Revelations 2 retains the four episodic chapters and two bonus episodes, with a control scheme adapted for the handheld's touch screen. Players can perform various tasks like healing and switching weapons by tapping the screen, which, while functional, does not replace the console experience. The pseudo-cooperative gameplay allows switching between characters to solve puzzles. The game's story spans 8-10 hours, offering multiple difficulty levels.

The game is pretty ugly, but the Vita version of Revelations 2 does include the popular Raid mode, providing bite-sized missions ideal for portable play. While the game manages to bring the core experience to the Vita without major gameplay issues, the compromised graphics make it a less compelling choice unless but an indispensable Vita title for anyone who wants to play a good horror and / or action game.

3. Dragon Fantasy Book 1

Retrogaming has seen a resurgence, with games like New Super Mario Bros and Mega Man 9 leading the charge at that point in time. Dragon Fantasy taps into this trend, offering a three-part series modeled after RPGs from different gaming eras. The first installment, styled after NES classics like Dragon Quest and Final Fantasy, follows Ogden, a retired knight, on a quest to save his son from the Dark Knight. The game humorously nods to its inspirations, splitting the story into four chapters, each with a different protagonist and gameplay style reminiscent of classic RPGs.

The game is hilarious with its humorous take on traditional RPG elements and its retro aesthetic, hence it is consciously hideous for authenticity’s sake. Each chapter offers a distinct experience: Ogden's solo journey, Anders' parallel adventure with a party, Jerald's money-earning quest, and a non-canon Minecraft-themed intermission. Poking fun at genre conventions with witty dialogue and unique enemy encounters was executed to perfection. The game also allows players to toggle between enhanced and 8-bit graphics and music, catering to nostalgic players and those seeking a modern touch.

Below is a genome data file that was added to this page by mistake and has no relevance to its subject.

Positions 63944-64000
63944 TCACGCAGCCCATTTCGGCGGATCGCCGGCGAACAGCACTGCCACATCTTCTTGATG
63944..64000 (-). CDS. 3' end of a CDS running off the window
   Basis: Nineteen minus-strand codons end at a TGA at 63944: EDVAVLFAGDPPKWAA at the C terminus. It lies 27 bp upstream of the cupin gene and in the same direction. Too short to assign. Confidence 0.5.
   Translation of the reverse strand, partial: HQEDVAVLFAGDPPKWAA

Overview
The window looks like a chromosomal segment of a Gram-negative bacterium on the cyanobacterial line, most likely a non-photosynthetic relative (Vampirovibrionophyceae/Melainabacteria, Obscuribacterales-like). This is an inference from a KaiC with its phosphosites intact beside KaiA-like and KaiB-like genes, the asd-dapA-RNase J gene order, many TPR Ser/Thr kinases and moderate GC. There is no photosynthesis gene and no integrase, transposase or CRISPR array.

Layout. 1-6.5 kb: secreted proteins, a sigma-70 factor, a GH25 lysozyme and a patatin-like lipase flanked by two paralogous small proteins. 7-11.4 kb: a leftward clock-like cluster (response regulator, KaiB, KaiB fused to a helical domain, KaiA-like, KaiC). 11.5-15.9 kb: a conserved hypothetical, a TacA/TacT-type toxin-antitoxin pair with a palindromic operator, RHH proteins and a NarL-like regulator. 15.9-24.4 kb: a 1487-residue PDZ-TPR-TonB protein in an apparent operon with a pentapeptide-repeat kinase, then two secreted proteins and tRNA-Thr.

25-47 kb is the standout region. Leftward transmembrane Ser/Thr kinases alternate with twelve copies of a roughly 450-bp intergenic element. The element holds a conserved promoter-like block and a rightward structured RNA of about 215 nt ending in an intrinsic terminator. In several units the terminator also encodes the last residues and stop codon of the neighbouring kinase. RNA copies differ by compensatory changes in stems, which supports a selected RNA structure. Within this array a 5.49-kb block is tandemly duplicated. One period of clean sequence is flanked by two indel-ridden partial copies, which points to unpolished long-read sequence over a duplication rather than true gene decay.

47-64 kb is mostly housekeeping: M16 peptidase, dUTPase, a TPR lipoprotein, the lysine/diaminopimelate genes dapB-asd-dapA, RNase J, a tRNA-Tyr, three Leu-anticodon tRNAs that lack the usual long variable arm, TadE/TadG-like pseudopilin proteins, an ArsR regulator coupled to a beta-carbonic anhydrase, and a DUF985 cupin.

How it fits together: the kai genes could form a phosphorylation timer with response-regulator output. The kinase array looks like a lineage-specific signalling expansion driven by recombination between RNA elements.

2. God Wars: Future Past 

God Wars: Future Past is a tactical role-playing game that tells the story of a shrine maiden whose mother sacrifices one of her daughters to appease an angry god. The game features an isometric view and turn-based combat, reminiscent of classic tactical-RPGs like Vandal Hearts. Players control both human and nonhuman characters, utilizing a variety of weapons, armor, magic, and items. A unique aspect of the game is the nonhuman character's spear, which can attack in eight directions, including diagonally, adding a strategic layer to combat.

The game is pretty challenging, requiring players to manage and build up to three skills at a time while unlocking additional skills through earned points. This limitation adds to the difficulty as players need to choose wisely among several worthwhile skills. Additionally, enemy levels spike significantly from one map to another, encouraging players to repeatedly tackle optional maps available at shrines to level up before progressing in the story. This grind is an integral part of the game's design, emphasizing the need for strategic planning and preparation.

As for the visuals, they may be 3D but they are hideous 3D. The characters look closer to the original Final Fantasy 7 than a game released in the 2010s. Still, it is a wonderful tactical RPG, the units could be merely three pixels and this game is still worth playing. 

1. Halloween Forever

Halloween Forever is a sidescrolling platformer game where players face two bosses and various henchmen in each of the five stages, culminating in a final boss battle. The game features double jumps for character navigation and allows players to customize the difficulty by offering settings for 99 lives for an easier experience or a 1 HP setting for a more challenging gameplay. This customization is a unique feature that sets it apart from other platformers.

The game's combat involves firing at an angle, akin to using a slingshot, with each character's attacks having unique properties. For instance, one character's close-range attacks fall off the screen, while a witch character attacks with cats that run across the screen before disappearing. There are no melee attacks, and players can choose from eight characters, two of which are default. The game rewards exploration by hiding stone tablets in each stage that unlock a better ending when collected, though they don't power up the player's weapon.

Halloween Forever evokes the 8-bit era with its level design, physics, sprite graphics, and music. This is somehow a downside because its retrofication is not that good. But it is average, and average will not cut it. Still the game is amazing gameplay-wise, and it is not that the graphics are hideous, they are just inadequate.